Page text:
How to avoid passing cough and cold bugs to every family member
If there’s one thing you can guarantee about a child, it’s that they’ll catch some — if not all — of the bugs going round their school or nursery.
And what’s almost as certain is that someone else in the family — usually mum — will then catch it too.
New research shows the average mum will fall ill 324 times over their offspring’s childhood — with colds and bugs passed on to them by their child. An endless cycle of sore throats, runny noses and sickness means the average mum will feel under the weather 18 times a year, suffering from a total of 54 colds, 108 sore throats or runny noses, 36 sickness bugs and an annual bout of flu.
The majority — 80pc of parents polled by the supplements firm Healthspan — say the bugs can usually be traced back to their children. According to experts, spending so much time with their children, it’s inevitable that parents are at higher risk of picking up any illnesses their child has, particularly viral infections such as colds that children inevitably catch from their friends and classmates.
However, ensuring good hygiene practices will reduce the chance of infections passing around the entire family. Many minor ailments can be treated quickly with over-the-counter remedies or with the advice of a pharmacist, but if an illness persists or worsens, patients should contact their GP for further advice.
PUTTING KIDS FIRST
The study found 68pc of mums had been more prone to falling ill since having children, with 39pc saying they now constantly feel under the weather. But part of the sickness cycle could be that mums are so busy looking after their children that they forget to look after themselves.
GP Dr Sarah Brewer, Healthspan’s medical director, says: “Mums are often on the front line when it comes to the family’s illnesses and, due to time pressures and putting others first, are often poor at looking after themselves.
“Prevention is key and it’s important for mums to look after themselves.”
RELAX INTO ILLNESS
The study also found that 70pc of mums say they’ve fallen ill while away on holiday or off work.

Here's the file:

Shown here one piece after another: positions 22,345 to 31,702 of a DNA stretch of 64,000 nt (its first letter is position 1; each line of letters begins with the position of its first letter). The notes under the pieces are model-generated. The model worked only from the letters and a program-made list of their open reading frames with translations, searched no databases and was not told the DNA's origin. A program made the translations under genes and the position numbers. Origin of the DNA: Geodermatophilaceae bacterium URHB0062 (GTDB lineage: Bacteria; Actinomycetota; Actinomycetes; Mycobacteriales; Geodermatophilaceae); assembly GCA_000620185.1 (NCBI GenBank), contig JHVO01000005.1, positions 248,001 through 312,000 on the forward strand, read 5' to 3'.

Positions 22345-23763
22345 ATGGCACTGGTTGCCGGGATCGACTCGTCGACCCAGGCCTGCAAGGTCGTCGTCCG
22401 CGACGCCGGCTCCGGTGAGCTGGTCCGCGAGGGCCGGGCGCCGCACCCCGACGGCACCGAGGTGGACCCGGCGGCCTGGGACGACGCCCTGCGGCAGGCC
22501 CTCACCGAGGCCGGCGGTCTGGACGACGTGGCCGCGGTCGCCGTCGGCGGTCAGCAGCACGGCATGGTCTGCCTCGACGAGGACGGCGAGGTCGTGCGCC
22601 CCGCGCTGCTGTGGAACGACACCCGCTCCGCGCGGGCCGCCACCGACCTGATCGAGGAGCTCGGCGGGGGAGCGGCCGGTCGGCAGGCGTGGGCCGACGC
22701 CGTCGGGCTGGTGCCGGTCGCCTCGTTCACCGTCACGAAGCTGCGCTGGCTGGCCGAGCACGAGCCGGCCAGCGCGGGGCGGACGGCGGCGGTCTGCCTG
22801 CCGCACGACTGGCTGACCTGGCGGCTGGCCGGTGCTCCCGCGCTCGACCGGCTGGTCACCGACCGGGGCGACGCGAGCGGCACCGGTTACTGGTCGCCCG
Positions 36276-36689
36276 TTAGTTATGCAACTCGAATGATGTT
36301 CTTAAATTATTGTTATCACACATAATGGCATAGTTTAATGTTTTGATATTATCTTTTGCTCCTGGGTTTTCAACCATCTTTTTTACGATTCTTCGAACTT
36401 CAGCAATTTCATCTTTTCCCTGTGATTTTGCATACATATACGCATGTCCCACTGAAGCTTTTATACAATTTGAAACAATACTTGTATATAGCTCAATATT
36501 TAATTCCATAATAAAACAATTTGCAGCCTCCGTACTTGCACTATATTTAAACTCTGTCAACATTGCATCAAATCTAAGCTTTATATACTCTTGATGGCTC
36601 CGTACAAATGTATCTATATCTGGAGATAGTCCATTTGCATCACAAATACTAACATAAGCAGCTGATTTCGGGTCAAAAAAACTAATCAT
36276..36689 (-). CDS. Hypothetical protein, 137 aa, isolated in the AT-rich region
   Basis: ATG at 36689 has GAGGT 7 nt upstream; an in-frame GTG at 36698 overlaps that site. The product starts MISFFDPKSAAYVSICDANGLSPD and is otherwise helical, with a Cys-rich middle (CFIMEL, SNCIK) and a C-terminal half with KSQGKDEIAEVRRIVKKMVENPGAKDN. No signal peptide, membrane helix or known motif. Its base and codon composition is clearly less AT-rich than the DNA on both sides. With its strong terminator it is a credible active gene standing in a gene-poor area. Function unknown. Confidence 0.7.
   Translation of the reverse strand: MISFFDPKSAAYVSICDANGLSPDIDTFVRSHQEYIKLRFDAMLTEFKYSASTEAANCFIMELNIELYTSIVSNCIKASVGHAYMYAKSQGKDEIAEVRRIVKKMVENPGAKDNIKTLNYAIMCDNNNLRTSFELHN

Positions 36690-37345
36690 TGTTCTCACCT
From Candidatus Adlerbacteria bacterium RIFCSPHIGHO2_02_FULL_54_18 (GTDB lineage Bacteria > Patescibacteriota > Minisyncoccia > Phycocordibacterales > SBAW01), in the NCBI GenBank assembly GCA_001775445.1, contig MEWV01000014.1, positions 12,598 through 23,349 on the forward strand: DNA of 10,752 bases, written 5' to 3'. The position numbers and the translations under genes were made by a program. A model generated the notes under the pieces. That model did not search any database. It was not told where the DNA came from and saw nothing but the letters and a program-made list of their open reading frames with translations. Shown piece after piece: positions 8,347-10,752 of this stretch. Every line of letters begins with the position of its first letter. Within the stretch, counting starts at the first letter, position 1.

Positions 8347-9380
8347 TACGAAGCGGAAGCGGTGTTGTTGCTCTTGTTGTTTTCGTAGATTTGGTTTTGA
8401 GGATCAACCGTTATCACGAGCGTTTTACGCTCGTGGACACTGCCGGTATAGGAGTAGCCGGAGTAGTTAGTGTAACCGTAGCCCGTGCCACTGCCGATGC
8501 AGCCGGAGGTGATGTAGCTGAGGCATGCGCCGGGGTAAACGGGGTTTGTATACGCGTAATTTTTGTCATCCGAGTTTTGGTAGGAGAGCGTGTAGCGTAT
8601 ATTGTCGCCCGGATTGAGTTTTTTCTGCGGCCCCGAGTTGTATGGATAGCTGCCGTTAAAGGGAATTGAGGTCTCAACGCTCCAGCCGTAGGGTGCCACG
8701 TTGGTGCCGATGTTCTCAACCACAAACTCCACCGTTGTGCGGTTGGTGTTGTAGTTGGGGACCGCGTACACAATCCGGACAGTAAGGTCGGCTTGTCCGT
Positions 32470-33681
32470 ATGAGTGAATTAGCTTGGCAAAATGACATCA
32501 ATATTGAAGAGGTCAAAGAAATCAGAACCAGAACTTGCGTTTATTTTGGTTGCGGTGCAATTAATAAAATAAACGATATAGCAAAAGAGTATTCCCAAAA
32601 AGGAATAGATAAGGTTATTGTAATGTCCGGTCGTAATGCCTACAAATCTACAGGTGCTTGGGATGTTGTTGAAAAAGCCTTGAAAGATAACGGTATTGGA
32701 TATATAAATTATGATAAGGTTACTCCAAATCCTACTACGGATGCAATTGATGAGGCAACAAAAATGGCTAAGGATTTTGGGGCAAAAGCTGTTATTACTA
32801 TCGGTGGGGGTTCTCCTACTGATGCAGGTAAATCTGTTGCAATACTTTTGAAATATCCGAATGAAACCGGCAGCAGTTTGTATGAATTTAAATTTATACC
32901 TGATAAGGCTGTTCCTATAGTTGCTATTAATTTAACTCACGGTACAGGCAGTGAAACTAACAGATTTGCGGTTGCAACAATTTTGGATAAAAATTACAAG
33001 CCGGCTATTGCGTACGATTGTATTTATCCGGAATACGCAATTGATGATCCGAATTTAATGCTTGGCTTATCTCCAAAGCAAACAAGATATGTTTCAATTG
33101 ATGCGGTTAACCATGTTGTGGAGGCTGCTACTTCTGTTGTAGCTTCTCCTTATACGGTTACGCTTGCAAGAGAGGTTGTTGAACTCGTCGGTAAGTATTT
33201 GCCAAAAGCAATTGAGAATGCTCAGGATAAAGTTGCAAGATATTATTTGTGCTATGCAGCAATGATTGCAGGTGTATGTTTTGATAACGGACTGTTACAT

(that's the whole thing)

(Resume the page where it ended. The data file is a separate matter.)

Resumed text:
“Stress has a negative effect on immunity, especially when you start to relax at the end of a stressful period,” says Brewer.
This is known as the ‘let-down effect’, she says, explaining that getting sick at the end of a period of stress is linked with a drop in levels of the stress hormone cortisol.
“The body switches from the ‘fight-or-flight’ reaction to a ‘rest-and-digest’ response and the high level of immune vigilence is relaxed,” she says. “This is why you experience a flare-up of existing conditions such as migraine or cold sores, and increased susceptibility to cold viruses.”
Women tend to soldier on when they’re ill, and 84pc of mums feel they’re unable to relax when ill, compared to seven in 10 dads. And 72pc of women reckon they cope better than their partner when they’re ill.
Psychologist Dr Meg Arroll says this pattern may be related to our innate drive to do everything we can to ensure our offspring’s survival.
“In our ancestors’ time, men would have needed to be fit and well to ‘fight-or-flight’ in face of a threat,” she explains. “But women, having different roles, safeguarded their family.
“We haven’t changed that much, and so even now with differing gender roles, women’s protective instincts kick in — they care for others over themselves, whereas men maintain their own physical fitness in order to protect and provide for their families.”